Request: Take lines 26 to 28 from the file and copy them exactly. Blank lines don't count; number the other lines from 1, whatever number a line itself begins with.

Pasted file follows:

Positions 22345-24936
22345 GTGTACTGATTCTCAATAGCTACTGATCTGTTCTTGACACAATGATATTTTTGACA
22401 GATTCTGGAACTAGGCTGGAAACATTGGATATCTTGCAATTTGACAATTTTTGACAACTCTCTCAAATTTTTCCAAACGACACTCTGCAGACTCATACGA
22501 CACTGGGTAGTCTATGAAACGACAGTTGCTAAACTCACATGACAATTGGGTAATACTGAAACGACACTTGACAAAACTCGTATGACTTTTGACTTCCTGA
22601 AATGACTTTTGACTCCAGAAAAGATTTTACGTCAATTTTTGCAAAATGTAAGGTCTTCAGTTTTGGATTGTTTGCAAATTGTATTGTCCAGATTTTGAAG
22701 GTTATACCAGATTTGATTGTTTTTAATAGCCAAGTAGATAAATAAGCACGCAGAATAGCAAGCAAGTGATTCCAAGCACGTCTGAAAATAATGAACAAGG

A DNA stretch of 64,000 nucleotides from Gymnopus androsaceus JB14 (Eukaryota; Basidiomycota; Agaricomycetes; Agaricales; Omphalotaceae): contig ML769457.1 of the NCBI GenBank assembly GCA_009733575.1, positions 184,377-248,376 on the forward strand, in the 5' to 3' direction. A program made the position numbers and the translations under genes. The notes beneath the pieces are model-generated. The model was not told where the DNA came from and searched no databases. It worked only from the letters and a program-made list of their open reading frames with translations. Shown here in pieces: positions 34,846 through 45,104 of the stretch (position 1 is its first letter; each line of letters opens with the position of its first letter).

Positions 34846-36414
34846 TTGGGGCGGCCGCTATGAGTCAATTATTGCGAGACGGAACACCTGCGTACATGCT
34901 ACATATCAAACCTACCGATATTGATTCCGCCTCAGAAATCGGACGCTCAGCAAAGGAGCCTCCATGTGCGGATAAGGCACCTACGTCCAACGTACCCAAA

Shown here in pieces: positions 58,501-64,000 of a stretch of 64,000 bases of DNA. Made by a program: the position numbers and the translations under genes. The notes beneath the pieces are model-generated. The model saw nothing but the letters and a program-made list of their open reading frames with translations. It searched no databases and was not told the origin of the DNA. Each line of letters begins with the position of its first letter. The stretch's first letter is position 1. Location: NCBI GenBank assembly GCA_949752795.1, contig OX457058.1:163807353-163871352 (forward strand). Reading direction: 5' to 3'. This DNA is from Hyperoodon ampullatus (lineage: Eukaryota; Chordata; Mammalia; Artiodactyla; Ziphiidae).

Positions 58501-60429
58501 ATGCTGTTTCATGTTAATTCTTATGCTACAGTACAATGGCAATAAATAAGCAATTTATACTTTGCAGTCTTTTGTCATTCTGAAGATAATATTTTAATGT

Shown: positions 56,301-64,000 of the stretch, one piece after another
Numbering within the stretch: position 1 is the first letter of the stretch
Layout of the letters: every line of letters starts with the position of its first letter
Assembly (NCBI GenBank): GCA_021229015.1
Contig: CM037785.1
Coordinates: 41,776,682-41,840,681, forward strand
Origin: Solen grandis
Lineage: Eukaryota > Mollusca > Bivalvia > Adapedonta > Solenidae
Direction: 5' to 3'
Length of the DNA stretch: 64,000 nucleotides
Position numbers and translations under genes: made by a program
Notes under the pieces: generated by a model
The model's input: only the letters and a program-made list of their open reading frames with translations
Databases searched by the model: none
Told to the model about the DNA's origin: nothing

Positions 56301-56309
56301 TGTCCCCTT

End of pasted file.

The model's input: only the letters and a program-made list of their open reading frames with translations
Databases searched by the model: none
Told to the model about the DNA's origin: nothing